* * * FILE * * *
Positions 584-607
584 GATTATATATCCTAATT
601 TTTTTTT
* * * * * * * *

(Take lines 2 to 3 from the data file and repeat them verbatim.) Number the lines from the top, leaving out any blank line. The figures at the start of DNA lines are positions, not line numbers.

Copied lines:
584 GATTATATATCCTAATT
601 TTTTTTT